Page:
How Does Goal Setting Motivate Employees?

History

The theory of goal setting and its motivational impact has been studied extensively. As early as 1968, Edwin A. Locke published a research paper on this topic, “Toward a Theory of Task Motivation and Incentives.” Locke was the leading researcher in this field for decades, rivaled only by Kathleen M. Eisenhardt, who developed the Agency Theory, dealing with the influence of target setting on human behavior. Most modern research on goal-setting is based on the earlier works of Locke and Eisenhardt.

Function

Essentially, the theory of goal setting is based on the concept that whenever people work toward a predetermined goal, combined with a fixed deadline, they will be more motivated to complete the task at hand. People facing an open-ended task will be less inclined to work toward the end result in a structured and effective manner. Goal setting gives employees a larger sense of responsibility and accomplishment once the acquired goals are reached.

Theories

The research concerning the field of goal setting shows five important conclusions: 1) Setting goals leads to an improvement in performance. More than 80 percent of all studies by Locke and Eisenhardt show a direct relationship between the setting of targets and an increase in performance. 2) Setting difficult goals results in a higher level of performance than setting easier goals. 3) The method of goal setting --participative or assigned -- has no influence on performance.Participative goal setting means that employees have a say in the goal, whereas assigned goal setting is based on the employer's decision. 4) Educational level does not influence the effect of goal setting on performance. 5) Finally, these studies have shown that positive feedback from the employer has a beneficial influence on performance.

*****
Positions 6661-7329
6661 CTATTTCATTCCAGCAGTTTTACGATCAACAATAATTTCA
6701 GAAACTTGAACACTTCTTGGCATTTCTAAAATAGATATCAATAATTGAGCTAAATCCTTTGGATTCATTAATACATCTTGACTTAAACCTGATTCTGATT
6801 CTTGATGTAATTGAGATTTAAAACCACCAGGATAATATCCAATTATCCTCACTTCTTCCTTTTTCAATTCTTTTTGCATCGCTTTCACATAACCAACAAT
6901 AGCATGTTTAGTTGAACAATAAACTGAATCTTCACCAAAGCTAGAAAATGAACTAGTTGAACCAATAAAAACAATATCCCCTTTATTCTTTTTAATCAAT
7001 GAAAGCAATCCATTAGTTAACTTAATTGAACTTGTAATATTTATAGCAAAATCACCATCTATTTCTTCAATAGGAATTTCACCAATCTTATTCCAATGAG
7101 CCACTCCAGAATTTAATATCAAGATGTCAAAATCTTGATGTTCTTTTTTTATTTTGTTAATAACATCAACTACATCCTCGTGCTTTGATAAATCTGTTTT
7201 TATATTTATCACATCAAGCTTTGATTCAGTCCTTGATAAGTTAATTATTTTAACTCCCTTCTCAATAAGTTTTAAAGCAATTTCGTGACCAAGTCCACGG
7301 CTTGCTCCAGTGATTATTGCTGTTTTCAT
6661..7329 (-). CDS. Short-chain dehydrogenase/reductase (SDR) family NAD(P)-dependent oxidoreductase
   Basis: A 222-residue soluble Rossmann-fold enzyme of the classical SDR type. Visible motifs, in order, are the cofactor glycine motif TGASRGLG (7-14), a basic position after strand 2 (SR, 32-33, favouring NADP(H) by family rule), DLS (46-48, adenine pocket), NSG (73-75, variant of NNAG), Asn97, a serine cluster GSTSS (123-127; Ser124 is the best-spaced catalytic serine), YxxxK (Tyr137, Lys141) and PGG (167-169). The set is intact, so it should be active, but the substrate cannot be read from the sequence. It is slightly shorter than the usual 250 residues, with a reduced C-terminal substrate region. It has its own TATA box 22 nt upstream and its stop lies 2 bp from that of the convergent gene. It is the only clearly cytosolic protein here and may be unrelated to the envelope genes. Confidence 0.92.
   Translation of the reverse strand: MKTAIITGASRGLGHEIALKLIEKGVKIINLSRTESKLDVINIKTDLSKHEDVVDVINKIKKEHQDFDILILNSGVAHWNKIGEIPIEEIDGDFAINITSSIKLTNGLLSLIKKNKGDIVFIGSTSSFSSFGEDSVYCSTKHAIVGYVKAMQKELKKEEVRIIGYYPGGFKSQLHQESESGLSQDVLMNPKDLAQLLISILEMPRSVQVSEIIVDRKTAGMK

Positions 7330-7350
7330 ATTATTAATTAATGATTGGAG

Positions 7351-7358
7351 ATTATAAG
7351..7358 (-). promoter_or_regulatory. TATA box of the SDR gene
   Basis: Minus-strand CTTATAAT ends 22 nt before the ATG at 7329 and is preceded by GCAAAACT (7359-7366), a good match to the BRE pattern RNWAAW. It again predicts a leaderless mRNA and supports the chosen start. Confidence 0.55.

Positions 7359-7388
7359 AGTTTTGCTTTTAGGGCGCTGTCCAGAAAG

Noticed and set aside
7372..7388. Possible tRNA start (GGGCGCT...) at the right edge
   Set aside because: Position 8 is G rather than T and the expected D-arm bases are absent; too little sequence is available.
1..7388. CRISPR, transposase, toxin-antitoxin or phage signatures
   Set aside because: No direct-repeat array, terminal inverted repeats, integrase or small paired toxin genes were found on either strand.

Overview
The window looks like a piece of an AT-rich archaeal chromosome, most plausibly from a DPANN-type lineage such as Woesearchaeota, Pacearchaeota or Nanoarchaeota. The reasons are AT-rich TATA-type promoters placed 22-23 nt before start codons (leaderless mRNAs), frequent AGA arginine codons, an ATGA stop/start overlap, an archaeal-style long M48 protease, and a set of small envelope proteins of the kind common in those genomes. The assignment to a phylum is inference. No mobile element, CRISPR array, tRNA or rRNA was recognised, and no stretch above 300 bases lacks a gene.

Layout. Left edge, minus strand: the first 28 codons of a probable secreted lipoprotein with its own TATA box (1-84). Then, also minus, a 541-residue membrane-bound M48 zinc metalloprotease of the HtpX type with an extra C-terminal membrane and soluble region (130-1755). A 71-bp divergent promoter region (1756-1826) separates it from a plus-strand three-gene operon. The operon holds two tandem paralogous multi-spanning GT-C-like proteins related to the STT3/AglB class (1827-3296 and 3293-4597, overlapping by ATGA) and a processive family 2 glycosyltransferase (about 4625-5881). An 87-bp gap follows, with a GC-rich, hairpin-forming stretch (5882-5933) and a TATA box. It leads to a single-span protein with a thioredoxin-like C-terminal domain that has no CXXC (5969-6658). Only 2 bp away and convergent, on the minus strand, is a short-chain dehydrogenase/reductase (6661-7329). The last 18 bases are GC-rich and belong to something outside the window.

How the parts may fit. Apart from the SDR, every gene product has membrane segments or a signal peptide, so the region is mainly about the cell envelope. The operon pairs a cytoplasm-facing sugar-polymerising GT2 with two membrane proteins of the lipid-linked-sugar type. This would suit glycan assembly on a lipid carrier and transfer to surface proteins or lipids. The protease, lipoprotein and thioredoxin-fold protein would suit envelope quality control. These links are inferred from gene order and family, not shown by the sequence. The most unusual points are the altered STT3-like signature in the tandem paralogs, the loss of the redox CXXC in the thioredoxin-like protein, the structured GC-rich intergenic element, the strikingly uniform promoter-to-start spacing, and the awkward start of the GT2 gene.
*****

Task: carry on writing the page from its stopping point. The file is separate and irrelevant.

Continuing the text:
Expert Insight

Taking the theories of Locke and Eisenhardt into account, while dealing with goal setting, managers also must take into account the behavioral impact of goal setting on an individual level. Four basic elements have to be kept in mind, along with the above mentioned theory and considerations. 1) Most importantly, the system of goal setting has to be open and transparent. Employees should know the goals of their co-workers to avoid having other employees feeling left out or being treated unfairly. 2) Goal setting should be objective. Employees must be able to trust their supervisors to objectively judge the goals that are set. 3) Goals should be open to adjustment. Employees and supervisors always should have the option to adjust goals whenever the goal becomes unrealistic due to circumstances. 4) The reward system underlying the goal-setting system should be characterized by the same openness as the goal-setting system itself.

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